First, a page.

Change is afoot at IBM, and investors are starting to believe in it. The aging technology giant has been trying to counter dwindling sales at its once-core hardware and software businesses by investing in cloud-computing and data-management technology. IBM wasn’t getting much credit for its efforts until Thursday, when…
Change is afoot at IBM, and investors are starting to believe in it.
The aging technology giant has been trying to counter dwindling sales at its once-core hardware and software businesses by investing in cloud-computing and data-management technology. IBM wasn't getting much credit for its efforts until Thursday, when the stock -- trading near its lowest level since 2009 -- shot up by as much as 6.3 percent.
First, IBM announced it was buying Truven Health Analytics for $2.6 billion. It's one of the biggest deals yet to build up the Watson supercomputer, which turns reams of data into constructive analysis on everything from retail sales to diabetes care. Then, Morgan Stanley upgraded the stock, saying IBM's transformation from old-school hardware to faster-growth cloud and data offerings is happening faster than expected.
IBM deserves a premium over peers that aren't transitioning as quickly, according to analyst Katy Huberty, who said IBM's parts could be worth as much as $169 a share as new cloud and data initiatives make up a bigger portion of its revenue. That compares with about $130 now. Her price target for the next year is $140.
All of this means IBM is doing what it's supposed to be doing. The upgrade says it's not ``headed for the death spin of technology companies, '' says Kimberly Forrest of IBM investor Fort Pitt Capital Group. Instead, it's making efforts to invest in the faster-growing parts of its business. That should help revive revenue growth and make the total package of products it can offer to customers more attractive.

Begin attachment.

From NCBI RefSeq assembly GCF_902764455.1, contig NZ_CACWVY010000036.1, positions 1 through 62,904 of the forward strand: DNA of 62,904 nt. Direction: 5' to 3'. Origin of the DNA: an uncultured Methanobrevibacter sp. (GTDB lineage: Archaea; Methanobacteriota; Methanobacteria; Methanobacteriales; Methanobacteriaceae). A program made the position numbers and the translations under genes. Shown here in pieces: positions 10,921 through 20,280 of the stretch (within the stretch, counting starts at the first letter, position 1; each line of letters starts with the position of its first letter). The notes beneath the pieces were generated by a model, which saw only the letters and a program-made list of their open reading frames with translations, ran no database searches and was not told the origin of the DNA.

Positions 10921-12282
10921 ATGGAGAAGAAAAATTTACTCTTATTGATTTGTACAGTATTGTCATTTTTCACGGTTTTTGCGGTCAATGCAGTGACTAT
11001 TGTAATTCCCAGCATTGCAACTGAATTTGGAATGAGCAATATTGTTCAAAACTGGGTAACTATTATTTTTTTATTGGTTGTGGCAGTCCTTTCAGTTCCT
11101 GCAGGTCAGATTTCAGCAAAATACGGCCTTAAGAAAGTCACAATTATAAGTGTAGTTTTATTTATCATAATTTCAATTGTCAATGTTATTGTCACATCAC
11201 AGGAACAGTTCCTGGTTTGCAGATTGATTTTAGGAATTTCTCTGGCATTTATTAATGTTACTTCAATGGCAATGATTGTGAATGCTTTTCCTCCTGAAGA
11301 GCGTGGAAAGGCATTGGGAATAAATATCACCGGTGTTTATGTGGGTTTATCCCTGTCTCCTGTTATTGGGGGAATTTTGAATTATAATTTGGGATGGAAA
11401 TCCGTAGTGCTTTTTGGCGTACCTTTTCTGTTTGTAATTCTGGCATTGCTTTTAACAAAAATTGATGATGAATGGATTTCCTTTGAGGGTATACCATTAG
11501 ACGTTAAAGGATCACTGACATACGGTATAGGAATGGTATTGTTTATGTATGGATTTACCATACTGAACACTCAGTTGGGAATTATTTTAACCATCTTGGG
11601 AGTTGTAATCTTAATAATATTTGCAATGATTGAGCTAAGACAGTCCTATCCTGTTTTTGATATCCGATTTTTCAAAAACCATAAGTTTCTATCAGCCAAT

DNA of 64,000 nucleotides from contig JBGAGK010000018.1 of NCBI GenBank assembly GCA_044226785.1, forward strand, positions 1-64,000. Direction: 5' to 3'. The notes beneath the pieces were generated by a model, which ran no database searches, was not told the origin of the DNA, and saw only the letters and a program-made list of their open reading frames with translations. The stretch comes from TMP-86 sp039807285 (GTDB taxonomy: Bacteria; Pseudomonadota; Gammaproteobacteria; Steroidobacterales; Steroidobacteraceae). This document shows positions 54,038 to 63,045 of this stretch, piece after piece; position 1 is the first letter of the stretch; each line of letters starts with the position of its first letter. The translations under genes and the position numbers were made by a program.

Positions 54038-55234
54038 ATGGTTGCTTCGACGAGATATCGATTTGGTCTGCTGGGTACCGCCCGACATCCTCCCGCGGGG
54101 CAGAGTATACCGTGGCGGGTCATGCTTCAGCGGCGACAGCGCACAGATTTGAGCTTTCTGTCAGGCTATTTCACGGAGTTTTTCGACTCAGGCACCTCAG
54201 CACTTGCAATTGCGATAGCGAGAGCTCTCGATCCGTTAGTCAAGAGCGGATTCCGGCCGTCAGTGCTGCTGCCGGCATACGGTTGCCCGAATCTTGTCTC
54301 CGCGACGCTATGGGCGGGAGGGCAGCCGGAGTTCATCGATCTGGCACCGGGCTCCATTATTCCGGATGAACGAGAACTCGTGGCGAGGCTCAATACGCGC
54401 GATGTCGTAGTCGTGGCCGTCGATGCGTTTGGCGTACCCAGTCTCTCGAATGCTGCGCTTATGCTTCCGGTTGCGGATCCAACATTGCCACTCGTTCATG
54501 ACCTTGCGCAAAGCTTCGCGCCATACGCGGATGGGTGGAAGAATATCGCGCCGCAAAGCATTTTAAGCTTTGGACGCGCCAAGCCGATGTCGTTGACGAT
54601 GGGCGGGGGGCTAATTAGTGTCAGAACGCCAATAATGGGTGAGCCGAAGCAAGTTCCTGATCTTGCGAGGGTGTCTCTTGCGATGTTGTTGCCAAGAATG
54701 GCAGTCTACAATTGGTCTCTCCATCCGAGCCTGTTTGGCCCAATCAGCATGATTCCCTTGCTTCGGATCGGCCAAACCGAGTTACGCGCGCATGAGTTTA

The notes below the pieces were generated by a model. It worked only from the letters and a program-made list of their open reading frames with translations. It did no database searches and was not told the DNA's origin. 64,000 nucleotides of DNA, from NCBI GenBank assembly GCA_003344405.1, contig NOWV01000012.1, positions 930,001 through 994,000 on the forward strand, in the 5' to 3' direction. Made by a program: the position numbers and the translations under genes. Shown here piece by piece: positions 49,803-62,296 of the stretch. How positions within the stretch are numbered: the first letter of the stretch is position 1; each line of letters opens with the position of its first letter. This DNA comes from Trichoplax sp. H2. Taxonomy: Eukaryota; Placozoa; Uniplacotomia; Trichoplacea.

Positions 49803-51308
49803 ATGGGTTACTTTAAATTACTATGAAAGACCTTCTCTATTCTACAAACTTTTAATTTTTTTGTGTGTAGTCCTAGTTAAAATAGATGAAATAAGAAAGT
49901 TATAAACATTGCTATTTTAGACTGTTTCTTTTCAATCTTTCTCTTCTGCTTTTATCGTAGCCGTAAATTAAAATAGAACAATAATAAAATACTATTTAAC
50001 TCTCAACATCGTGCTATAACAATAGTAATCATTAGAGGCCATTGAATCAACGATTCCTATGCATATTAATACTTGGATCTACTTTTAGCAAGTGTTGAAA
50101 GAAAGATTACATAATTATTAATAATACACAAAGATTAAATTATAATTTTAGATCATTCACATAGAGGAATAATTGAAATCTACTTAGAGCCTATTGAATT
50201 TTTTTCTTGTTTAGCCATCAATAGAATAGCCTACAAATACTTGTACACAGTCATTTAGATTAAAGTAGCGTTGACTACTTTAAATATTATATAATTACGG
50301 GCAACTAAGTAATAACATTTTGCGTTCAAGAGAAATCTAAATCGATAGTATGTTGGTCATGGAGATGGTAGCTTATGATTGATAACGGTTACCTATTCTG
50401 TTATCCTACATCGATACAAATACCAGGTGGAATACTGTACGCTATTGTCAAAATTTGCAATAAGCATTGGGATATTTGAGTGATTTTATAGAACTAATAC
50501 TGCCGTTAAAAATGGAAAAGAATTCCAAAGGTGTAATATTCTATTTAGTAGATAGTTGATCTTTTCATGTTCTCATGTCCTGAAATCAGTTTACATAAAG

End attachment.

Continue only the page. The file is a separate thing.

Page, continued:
Other recent purchases include the about $1 billion purchase of Merge Healthcare, a maker of software that allows doctors to store and share medical images, and a deal for Blue Box, a managed private-cloud provider.
IBM still has a ways to go to turn itself around and prove itself to investors. Revenue is projected to decline for a fifth straight year and the stock is still down about 18 percent over the last 12 months. But investors are starting to buy in to the notion that it's headed in the right direction.
This column does not necessarily reflect the opinion of Bloomberg LP and its owners.
To contact the author of this story:
Brooke Sutherland in New York at firstname.lastname@example.org
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